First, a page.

The News Wheel
No Comments

Mazda’s Adaptive Headlights Are Brighter Than You Are

Decrease Font Size Increase Font Size Text Size Print This Page
Mazda's adaptive headlights parking garage bright lights Gavin Clarke CC

There’s nothing worse than bright headlights at night… or having to dim yours for passers-by!
Photo:Gavin Clarke via CC

Either you’re one or the other. Do you prefer driving with your bright lights on and hate reducing them every time you pass a car (and, honestly, neglect to do so)? Or, do you hate those drivers who hate drivers who blind you with their highbeams and nearly make you careen off the road?

Whether you reside in one camp or the other (or, even both), you’d agree that bright headlights are a problem, especially now that those halogen bulbs are becoming so prevalent. While dimming highbeams is now seen as a mere “courtesy,” it’s imperative to safe driving and shouldn’t be neglected.

That’s why Mazda’s adaptive headlights could make driving at night safer and easier for those of us who normally don’t dim our brights.

Mazda’s Adaptive Headlights Adjust Themselves Without Your Help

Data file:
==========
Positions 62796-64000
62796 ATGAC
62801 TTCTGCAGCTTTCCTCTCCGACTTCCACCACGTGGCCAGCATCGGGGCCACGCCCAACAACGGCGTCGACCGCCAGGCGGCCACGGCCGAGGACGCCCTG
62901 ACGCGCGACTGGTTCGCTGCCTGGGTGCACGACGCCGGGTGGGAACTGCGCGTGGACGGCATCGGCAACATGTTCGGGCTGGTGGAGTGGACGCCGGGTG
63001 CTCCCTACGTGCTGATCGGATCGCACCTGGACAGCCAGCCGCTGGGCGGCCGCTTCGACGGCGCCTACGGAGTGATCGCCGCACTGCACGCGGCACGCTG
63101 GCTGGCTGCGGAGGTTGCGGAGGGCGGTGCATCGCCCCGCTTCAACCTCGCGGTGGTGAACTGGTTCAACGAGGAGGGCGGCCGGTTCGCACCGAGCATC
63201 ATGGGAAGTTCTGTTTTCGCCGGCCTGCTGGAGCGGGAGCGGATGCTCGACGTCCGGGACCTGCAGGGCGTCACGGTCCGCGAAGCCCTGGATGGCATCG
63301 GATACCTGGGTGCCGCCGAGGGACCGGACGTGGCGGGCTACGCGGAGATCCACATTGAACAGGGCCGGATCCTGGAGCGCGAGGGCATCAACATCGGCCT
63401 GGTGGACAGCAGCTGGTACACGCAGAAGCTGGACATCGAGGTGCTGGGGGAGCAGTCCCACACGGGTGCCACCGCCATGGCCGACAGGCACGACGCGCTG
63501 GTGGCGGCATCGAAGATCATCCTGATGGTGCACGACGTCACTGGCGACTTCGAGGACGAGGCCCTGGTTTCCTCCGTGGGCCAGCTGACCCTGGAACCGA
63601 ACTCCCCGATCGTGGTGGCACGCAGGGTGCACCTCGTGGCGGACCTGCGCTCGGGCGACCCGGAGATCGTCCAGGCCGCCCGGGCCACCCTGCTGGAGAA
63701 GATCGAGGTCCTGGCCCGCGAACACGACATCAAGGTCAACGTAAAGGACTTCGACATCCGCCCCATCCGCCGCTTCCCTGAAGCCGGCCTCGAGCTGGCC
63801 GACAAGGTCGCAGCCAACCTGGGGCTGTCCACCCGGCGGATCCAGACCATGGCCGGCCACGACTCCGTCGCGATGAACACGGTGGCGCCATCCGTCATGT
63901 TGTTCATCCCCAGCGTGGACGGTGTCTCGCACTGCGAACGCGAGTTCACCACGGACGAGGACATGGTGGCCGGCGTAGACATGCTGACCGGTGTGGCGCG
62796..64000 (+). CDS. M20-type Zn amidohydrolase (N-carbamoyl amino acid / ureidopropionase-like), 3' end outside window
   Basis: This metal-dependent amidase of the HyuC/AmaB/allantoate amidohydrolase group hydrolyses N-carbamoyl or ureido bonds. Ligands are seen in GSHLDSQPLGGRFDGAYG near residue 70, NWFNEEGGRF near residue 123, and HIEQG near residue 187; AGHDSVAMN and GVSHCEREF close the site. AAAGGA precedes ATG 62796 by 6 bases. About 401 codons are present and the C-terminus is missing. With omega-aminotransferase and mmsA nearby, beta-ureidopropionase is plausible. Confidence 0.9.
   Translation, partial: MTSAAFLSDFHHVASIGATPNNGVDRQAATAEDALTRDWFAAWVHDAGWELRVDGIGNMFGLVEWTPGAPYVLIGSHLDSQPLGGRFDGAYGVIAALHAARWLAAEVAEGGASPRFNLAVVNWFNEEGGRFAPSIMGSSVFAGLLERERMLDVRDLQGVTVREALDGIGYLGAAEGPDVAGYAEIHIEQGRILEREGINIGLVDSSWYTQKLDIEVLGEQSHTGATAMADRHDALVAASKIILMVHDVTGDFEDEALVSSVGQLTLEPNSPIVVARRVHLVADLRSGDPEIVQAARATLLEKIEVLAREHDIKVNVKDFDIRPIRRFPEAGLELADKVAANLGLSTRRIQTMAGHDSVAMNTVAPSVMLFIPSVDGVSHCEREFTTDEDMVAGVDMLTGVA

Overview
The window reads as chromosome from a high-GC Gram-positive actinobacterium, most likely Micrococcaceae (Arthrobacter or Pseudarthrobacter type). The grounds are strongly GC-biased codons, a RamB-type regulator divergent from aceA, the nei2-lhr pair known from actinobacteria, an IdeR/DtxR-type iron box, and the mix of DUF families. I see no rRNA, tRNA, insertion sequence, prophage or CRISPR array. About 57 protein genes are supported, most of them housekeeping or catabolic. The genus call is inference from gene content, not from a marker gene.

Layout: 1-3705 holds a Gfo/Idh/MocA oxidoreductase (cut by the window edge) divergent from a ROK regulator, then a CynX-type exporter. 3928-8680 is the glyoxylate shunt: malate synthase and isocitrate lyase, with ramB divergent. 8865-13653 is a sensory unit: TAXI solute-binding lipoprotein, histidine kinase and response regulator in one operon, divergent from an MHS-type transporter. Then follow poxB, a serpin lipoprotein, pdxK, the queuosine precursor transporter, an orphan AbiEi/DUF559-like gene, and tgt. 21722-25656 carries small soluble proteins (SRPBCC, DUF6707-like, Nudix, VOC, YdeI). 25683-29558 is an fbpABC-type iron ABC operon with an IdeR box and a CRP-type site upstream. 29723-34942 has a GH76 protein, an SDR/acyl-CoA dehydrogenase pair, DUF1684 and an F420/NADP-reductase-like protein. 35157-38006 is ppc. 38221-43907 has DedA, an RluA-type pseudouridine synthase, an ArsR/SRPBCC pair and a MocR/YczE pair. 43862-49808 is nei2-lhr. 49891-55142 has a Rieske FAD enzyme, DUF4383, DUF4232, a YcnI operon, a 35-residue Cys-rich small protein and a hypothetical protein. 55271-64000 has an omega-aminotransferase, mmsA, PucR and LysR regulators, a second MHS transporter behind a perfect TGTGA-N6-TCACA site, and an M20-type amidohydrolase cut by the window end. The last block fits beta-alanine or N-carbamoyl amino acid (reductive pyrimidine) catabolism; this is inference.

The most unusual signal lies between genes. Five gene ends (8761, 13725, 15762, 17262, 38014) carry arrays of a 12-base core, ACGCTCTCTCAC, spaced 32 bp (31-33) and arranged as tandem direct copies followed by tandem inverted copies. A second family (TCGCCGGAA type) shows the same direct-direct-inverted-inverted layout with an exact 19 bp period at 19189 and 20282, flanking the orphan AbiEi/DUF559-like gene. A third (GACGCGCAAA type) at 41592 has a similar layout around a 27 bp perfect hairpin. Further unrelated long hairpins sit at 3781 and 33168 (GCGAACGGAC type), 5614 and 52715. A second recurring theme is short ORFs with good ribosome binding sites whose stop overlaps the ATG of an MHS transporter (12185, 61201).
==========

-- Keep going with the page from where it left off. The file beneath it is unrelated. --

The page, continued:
Mazda’s adaptive headlights are divided into four LED blocks per side that can be switched on and off independently, all spread out at different angles. Using the cameras and lasers already outfitted in Mazda models, the car will turn off the appropriate LED blocks pointed at the oncoming vehicle until it passes.

If this sounds at all like other brands’ attempts to mechanically cover headlights with bulb-blocking shutters, Mazda promises that this electric approach will be cheaper and safer on the eyes. And, it’ll be the first technology of its kind to be released across the market in its full lineup (though word of when that could happen hasn’t been offered).

You can also expect to see Mazda release headlights that tilt based on the road’s incline and wide low beams that illuminate the sides of the road.

With Mazda’s adaptive headlights in the works and coming soon to our vehicles, we’ll never experience this feeling again when we’re driving at night:

Blinding light GIF